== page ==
People have made some good tools out of files. I'm a bit cautious about files if the finished product is going to be subject to a lot of stress - especially levering. I might be quite wrong, but I get the idea that at least some files always seem to retain some brittleness even when heat treated.

My understanding is that up to a certain point, the more carbon steel has in it, the harder it can be when quenched. But generally harder steel will be more brittle. The less carbon steel has in it, the less likely it is to break when bent. So somewhere you have to decide what qualities you want in a tool.

Other elements are added to iron as well as carbon to try to achieve different characteristics.... like toughness while still able to retain a hard, durable edge. If you read what is written about knives, for instance, you might come across a bewildering range of steels and opinions.... and possibly some steel 'snobbery'. I tend to shrug off a lot of this hype because I've found that a simple bit of medium to high carbon steel will make a knife blade that is more than adequate for what I do, and it performs a helluva lot better than tools I might make from stone or bone. I doubt that many of the people who debate the steel types could show you a significant difference in performance in practical, everyday use.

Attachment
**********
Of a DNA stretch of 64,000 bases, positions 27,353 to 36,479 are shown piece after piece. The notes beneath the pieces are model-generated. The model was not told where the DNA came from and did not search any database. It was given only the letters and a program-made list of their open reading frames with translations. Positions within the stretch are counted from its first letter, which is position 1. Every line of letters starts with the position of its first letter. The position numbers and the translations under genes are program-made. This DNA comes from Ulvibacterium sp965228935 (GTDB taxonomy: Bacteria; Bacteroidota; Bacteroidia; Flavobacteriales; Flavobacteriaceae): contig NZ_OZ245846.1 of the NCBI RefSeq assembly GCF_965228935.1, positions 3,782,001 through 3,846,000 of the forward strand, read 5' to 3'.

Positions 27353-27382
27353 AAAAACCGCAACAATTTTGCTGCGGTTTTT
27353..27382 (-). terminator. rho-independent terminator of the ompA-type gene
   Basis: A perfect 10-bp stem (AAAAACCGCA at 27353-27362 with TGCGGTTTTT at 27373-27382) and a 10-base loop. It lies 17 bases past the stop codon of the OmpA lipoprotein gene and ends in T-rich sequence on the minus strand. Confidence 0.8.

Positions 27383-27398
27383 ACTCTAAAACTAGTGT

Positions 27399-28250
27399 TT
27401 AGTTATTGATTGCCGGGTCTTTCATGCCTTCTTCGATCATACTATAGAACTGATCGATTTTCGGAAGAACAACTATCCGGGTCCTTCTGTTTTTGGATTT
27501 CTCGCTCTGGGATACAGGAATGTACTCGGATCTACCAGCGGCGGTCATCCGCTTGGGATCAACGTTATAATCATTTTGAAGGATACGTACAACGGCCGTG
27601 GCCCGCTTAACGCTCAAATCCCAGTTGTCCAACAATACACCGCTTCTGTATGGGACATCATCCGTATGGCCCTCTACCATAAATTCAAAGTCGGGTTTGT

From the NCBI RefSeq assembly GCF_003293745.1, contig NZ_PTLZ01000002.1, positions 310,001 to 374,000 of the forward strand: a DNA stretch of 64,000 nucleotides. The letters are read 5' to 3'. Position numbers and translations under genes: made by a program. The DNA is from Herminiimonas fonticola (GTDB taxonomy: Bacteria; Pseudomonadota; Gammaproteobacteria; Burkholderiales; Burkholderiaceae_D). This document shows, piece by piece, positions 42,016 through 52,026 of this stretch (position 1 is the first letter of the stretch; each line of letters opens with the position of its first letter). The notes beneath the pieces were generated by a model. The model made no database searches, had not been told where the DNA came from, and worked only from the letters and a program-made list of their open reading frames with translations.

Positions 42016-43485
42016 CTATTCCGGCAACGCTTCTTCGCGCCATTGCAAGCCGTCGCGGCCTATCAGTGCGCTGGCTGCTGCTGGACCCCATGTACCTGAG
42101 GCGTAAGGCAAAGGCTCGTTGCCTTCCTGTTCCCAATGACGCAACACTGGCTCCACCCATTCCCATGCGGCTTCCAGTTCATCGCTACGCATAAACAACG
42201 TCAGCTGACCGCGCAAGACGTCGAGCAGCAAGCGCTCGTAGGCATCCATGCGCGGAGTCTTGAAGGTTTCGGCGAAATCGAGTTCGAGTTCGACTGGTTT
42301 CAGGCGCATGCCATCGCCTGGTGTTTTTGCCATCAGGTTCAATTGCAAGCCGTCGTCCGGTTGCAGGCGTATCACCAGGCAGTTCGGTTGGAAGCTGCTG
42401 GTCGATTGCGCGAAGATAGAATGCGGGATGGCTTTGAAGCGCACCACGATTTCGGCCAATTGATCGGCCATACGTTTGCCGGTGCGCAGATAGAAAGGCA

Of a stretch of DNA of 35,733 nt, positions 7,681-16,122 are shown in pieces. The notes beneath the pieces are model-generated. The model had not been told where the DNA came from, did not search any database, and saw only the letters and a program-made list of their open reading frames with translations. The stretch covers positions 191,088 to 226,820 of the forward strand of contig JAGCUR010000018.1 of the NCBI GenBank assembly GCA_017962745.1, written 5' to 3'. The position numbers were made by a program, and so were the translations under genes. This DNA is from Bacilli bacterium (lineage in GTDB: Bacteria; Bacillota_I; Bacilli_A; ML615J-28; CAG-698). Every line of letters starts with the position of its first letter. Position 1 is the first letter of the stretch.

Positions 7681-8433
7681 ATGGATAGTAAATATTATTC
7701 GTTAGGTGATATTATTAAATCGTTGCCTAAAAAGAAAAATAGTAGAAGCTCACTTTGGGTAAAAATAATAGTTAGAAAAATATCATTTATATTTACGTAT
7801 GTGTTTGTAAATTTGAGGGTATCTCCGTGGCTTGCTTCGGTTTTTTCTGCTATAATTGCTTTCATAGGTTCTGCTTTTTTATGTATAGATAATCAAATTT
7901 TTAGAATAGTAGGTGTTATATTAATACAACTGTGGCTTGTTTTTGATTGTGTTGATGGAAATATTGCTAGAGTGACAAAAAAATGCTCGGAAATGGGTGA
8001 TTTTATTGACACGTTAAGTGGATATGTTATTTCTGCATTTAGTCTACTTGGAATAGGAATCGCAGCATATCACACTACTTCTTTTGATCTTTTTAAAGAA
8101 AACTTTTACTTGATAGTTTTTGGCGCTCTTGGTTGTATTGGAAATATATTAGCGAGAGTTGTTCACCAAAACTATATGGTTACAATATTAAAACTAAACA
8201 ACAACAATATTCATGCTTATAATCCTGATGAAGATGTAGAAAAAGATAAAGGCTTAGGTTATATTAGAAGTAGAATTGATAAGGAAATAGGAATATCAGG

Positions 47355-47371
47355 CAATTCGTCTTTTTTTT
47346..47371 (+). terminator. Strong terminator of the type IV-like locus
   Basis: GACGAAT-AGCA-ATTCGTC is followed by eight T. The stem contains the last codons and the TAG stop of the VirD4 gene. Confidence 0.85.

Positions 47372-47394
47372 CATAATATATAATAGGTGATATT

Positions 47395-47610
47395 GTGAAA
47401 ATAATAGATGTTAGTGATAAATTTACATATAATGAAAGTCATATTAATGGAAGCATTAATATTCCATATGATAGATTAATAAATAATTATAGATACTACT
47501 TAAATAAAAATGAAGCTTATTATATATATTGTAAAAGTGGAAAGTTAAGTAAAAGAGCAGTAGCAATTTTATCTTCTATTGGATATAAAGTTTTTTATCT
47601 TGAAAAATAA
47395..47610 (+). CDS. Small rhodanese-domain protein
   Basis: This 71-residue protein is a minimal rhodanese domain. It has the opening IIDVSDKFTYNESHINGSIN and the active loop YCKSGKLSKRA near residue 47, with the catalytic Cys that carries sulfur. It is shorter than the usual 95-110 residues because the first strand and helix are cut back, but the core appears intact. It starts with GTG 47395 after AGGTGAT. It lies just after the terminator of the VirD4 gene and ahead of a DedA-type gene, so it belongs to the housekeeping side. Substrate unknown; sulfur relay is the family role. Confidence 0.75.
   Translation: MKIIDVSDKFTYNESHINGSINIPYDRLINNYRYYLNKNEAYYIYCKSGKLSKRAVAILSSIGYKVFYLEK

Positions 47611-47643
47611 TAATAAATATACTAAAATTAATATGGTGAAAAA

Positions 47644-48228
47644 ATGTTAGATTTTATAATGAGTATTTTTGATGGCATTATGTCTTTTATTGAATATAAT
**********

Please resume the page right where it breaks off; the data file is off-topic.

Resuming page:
If I had to name just one type of steel to use for a knife blade I'd say try old leaf springs from cars.
You can temper your blades in an Oven or even a bench top type oven as well. I have made several blades and only edge quenched them in oil, if you have to use a lower carbon content use used motor oil as apparently the metal will absorb some of the carbon in the oil, heat steel in oven to a straw colour and hold for an hour or so then allow to cool naturally. On the edge quenching, I have never tempered after this and have had no breakage. Edge quenching only means, hard edge and softer spine. Also when heating blades for quenching, use a magnet. When the metal is non-magnetic, e.g. the magnet is not attracted to the metal, heat slightly longer then quench in oil. Also you can use spring steel, fresh from a spring makers, no need to anneal, the blade can be made razor sharp, you can forge the metal thinner as I can only buy 6mm thick. And if you stuff up you have not lost $50 worth of 01 tool steel. I think I bought 60mmx6mmx2metres approx of spring steel for like $90.